There hasn't been enough fun for me, lately.

So I went to Northpark and bought a couple of shirts - within the defined color spectrum - and some new jewelry. The shirts set me back $20 each, and the jewelry was $45 for both a necklace and a cocktail ring.

The cocktail ring has an enormous cognac-colored gemstone, and it will look ravishing with my steel-toed boots.
Ha. Haha.

I've discovered that, in addition to not being able to carry heavy purses, wearing heavy necklaces gives me a headache. So I bought a lightweight necklace in matte gold (I don't look all that great in super shiny gold).

I filed some more paperwork. I paid my rent. I put stuff away.

I calculated the taxes I will either owe or be refunded, depending on how the IRS calculator works. I'll either owe $415, or get back $2,000. I'm hoping it's the latter. I can't tell if their calculator defines "federal income tax" as including the social security and medicare taxes, or if it's just the federal income tax. I guess I'll find out in January.

I was productive. It felt good to be productive.

Friday, October 29, 2010

Perusing the Interwebz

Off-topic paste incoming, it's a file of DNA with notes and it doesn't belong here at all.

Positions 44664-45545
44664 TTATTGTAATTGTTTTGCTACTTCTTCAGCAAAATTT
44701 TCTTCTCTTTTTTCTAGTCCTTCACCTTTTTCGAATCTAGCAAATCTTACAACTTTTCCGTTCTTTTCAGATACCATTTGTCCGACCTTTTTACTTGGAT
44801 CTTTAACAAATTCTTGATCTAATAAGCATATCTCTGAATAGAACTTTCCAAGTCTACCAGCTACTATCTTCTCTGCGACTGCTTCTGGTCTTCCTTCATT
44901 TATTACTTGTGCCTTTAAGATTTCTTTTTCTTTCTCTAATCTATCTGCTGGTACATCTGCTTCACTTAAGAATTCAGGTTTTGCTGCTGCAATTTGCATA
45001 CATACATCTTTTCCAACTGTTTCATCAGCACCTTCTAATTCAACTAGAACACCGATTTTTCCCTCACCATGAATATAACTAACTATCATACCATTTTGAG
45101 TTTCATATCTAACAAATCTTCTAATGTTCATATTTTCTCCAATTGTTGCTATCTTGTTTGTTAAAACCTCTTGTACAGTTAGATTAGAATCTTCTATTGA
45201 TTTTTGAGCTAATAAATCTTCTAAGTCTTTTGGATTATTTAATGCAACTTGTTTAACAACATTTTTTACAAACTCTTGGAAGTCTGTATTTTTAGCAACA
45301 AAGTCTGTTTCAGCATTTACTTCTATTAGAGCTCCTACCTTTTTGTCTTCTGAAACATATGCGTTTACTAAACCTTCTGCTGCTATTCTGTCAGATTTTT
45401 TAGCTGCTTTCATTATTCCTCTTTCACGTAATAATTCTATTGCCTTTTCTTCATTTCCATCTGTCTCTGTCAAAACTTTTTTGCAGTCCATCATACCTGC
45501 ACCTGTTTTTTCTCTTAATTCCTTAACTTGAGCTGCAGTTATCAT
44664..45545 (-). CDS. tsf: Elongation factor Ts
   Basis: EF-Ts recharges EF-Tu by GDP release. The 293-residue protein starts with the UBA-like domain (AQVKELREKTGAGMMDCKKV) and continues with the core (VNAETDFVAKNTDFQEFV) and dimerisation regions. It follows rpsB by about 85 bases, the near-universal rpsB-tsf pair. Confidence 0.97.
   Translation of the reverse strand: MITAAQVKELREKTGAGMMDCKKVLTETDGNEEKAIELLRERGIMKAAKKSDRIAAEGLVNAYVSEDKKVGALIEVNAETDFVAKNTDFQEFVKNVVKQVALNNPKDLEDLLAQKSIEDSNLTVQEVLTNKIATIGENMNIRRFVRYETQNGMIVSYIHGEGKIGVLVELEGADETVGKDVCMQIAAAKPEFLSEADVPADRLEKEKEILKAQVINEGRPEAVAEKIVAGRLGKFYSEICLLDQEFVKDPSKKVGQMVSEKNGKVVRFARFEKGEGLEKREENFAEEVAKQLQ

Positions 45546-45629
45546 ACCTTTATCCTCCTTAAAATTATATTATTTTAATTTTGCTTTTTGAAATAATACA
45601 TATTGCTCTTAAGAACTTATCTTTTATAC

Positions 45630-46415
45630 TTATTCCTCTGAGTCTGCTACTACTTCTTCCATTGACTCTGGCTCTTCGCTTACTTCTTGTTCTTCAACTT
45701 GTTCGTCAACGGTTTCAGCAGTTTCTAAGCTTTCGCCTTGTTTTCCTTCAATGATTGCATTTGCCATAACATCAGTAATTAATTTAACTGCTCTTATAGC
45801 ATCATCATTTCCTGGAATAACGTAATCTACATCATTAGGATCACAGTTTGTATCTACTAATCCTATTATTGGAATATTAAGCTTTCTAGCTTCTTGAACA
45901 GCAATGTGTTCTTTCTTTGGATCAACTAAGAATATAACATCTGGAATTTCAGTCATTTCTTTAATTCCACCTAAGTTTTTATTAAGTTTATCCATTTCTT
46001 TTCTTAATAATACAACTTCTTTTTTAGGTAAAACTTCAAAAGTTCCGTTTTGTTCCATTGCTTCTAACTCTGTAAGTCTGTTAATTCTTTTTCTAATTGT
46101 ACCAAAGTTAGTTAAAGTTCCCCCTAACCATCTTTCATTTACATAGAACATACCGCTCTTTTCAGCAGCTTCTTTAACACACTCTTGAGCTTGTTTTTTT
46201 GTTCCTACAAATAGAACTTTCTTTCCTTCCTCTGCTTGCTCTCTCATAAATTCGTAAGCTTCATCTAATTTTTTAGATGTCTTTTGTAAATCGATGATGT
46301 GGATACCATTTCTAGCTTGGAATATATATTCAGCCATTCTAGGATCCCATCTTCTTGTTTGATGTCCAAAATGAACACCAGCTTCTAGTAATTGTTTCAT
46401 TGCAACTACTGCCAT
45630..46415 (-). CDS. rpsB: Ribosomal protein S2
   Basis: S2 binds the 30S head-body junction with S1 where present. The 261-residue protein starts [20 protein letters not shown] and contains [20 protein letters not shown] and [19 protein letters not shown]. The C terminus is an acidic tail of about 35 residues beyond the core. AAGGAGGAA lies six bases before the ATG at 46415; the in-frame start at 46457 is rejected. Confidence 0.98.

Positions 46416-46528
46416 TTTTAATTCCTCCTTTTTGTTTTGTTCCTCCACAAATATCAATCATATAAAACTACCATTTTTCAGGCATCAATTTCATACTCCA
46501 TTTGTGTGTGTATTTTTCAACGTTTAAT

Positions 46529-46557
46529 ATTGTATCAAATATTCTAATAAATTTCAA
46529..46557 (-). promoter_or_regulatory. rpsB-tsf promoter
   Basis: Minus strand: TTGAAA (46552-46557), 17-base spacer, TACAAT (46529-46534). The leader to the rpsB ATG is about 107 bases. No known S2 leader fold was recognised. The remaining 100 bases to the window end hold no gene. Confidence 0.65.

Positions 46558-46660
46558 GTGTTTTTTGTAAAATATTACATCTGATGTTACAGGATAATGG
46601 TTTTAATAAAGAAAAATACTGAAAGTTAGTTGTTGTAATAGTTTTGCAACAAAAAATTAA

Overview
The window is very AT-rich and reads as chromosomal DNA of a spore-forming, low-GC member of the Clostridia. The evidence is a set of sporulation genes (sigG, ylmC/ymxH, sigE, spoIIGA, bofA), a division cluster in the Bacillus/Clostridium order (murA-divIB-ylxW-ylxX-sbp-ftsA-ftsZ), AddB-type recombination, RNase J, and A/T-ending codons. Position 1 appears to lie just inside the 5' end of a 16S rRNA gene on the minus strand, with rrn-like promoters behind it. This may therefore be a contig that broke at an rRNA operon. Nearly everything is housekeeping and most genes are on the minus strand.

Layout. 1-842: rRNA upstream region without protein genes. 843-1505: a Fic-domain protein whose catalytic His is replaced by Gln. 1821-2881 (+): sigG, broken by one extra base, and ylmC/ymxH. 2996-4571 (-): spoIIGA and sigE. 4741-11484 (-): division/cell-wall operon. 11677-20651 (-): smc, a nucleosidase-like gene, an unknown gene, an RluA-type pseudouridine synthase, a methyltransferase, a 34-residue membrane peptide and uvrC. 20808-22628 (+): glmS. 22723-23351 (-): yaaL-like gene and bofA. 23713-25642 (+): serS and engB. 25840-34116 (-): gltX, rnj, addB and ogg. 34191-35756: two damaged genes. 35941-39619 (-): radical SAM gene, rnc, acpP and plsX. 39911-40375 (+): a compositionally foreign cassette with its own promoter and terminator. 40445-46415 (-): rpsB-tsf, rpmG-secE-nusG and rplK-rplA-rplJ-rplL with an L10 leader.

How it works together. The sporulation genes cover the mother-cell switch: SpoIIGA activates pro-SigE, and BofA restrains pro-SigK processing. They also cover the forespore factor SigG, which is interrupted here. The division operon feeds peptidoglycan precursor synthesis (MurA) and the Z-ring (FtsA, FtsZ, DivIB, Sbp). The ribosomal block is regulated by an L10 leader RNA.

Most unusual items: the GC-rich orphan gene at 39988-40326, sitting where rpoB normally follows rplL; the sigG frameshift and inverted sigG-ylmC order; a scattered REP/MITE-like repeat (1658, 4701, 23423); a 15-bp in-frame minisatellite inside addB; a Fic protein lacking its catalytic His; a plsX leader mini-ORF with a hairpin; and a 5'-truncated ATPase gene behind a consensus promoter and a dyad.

I just finished stalking Craigslist for a good 45 minutes.

I think physicists need to study Craigslist, just for the record, because it warps the space-time continuum. I could swear I was only on Craigslist for 10 minutes tops, but nope, it's been 45 minutes. Okay, an hour, but who's counting?

Not the physicists, who seriously need to get on this mystery pronto.

I'm in the habit of looking for treasures in the form of armchairs that might need to live in my apartment (now that it's dried out), and so I decided to kill some time browsing the offerings, when I should have been paying attention to Major Tom.

Major Tom is not a fan of Craigslist, in case you were wondering. He wants the physicists to study it so they can declare it a hazard to humanity's survival so I'll pay more attention to him, and less to the offerings on - er - offer.